I read the New England Journal of Medicine perspective article “Racial Affinity Group Caucusing in Medical Education—A Key Supplement to Antiracism Curricula.”
I did not see the word “segregation” anywhere in the paper, although the Daily Mail news item used it frequently in a manner that I suspect was intended to incite indignation over separating White and Black, Indigenous, People of Color (BIPOC) medical students into Racial Affinity Group Caucuses (RAGC). This was for the purpose of ultimately integrating them with the goal of defeating racism.
Words matter. The word “segregation” used in the way some news reporters did is bound to conjure up 1960s images of the effect of Jim Crow laws and remind those old to remember it the speech of Alabama governor George Wallace pledging “Segregation now, segregation tomorrow, segregation forever.”
Separating people into groups for the purpose of working out a solution to racism can be called segregation only in the strictest sense of the definition. If you can separate denotation from connotation, I think you have to question the use of the word in the news article, which was heavily freighted with negative connotations.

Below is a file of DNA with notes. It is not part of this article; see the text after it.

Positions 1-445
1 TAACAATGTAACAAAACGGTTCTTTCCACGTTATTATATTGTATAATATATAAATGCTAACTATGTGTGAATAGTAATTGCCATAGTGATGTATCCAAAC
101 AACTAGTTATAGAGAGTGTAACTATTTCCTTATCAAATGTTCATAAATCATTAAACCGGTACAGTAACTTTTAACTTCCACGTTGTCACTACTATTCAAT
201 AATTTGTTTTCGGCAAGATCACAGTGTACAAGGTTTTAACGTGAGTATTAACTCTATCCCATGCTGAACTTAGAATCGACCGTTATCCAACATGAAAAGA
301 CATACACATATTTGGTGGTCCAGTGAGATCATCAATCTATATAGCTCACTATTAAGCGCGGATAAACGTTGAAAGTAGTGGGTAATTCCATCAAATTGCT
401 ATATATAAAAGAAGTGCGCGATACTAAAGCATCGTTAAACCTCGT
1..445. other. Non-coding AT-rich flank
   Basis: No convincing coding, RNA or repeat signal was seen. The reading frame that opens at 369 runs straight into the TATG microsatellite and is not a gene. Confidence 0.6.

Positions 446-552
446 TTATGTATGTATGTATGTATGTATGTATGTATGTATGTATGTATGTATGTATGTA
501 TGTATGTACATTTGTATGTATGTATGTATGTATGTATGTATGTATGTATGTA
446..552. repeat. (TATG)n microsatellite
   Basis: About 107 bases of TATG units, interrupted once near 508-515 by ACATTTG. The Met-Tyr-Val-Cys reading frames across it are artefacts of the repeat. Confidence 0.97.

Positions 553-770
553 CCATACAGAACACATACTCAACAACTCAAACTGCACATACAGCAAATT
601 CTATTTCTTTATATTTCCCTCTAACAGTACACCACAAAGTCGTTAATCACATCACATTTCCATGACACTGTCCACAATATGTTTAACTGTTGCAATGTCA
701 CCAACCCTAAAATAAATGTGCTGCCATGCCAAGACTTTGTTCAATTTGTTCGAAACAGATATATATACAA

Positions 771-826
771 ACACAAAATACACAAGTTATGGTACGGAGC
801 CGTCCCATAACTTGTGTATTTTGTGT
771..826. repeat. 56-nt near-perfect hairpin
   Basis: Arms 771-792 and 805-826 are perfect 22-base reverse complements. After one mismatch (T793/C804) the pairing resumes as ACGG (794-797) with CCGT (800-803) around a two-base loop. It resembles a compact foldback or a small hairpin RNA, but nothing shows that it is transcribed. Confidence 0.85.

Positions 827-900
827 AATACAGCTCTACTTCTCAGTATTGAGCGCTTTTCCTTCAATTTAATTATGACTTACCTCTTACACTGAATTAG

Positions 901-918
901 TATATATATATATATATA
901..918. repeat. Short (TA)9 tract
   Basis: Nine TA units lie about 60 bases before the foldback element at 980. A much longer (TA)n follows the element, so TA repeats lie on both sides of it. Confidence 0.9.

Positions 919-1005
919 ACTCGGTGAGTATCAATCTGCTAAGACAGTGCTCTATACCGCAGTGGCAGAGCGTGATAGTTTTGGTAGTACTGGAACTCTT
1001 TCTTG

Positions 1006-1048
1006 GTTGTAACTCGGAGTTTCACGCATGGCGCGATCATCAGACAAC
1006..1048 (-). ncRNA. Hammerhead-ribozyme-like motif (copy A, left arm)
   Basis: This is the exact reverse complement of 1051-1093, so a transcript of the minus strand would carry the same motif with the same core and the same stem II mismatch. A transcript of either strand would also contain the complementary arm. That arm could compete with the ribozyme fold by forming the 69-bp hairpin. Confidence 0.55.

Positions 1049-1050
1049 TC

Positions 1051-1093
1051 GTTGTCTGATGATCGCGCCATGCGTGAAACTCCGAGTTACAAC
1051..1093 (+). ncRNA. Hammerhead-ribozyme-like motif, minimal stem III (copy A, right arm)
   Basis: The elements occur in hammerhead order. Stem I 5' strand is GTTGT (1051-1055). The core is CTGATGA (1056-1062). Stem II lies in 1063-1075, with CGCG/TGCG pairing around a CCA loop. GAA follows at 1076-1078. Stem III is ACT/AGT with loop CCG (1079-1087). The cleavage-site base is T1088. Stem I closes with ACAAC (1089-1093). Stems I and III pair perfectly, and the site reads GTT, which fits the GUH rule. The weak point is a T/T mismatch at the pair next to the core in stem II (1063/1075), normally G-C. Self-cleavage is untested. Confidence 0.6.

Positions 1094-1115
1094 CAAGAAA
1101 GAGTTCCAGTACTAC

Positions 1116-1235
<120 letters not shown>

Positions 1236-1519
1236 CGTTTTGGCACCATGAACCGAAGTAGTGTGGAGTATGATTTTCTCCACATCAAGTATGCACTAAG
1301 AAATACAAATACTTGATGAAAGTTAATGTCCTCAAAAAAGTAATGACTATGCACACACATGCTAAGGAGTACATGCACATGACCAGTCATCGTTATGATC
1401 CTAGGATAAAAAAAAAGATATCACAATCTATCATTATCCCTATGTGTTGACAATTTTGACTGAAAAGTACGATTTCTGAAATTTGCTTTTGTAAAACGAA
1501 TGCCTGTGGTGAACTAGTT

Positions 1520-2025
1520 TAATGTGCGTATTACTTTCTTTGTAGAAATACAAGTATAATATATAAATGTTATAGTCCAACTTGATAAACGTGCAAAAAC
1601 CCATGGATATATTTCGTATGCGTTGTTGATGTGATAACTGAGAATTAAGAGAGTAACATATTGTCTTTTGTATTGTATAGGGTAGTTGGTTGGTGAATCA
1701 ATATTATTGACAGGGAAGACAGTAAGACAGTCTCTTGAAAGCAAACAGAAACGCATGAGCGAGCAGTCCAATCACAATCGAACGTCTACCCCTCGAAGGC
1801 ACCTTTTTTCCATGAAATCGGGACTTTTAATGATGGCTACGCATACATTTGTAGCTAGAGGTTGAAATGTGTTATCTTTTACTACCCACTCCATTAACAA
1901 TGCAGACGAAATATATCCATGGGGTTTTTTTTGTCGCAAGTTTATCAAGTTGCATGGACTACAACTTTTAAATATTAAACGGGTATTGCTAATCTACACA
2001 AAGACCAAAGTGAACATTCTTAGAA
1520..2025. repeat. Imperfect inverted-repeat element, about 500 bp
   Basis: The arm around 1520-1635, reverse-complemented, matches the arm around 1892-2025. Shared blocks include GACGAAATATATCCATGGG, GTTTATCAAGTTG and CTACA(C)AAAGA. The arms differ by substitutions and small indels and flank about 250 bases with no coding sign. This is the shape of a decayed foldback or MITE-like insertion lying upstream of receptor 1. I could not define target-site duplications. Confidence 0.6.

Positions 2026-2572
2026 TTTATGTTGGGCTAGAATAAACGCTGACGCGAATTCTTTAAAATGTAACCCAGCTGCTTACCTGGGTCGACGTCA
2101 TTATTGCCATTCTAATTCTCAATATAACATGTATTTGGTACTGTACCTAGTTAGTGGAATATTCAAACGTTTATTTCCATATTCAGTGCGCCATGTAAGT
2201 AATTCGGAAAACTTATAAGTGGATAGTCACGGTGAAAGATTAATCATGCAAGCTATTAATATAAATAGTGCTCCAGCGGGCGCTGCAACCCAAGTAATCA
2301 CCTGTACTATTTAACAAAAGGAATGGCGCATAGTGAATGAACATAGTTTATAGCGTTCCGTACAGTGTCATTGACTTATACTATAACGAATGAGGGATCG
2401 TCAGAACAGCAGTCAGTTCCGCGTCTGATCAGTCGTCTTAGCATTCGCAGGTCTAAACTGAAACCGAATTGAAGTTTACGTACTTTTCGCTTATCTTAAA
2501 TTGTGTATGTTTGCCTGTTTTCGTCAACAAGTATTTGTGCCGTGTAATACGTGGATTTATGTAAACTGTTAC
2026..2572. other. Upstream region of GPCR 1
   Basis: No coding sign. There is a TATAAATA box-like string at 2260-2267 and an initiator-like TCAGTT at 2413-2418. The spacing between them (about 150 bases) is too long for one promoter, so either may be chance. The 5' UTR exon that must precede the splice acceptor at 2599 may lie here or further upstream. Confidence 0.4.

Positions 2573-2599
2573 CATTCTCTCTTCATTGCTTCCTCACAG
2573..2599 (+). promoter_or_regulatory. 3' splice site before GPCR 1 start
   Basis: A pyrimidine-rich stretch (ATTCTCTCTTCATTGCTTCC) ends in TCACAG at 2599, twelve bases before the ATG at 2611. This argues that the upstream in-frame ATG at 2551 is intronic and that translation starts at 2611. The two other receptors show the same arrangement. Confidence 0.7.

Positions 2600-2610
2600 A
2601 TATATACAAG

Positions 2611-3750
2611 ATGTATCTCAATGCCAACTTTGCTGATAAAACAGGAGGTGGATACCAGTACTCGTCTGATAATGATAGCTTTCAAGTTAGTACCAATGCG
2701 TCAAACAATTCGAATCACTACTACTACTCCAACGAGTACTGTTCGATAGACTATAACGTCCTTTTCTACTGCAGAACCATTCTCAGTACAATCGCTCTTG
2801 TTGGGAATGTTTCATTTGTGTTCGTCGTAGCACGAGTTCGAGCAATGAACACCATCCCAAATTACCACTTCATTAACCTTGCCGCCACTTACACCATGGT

When I was a student at Huston-Tillotson College (now H-T University, one of the Historically Black Colleges and Universities) in the 1970s, the Greek fraternity and sorority pledges were segregated from those who chose not to pledge, including me. I was really happy to be segregated when I witnessed the hazing of the pledges.
The women and men students at H-TU who lived on campus were segregated into male and female dormitories. This did not stop certain activities like dances and fraternity events.
I recall reading news stories a year or two ago about some black college students wanting to be segregated into different dormitories at predominantly white college campuses. I don’t agree with the idea, but it sounded like some black students preferred it.
I like my socks segregated from my dress shirts. But that’s just me.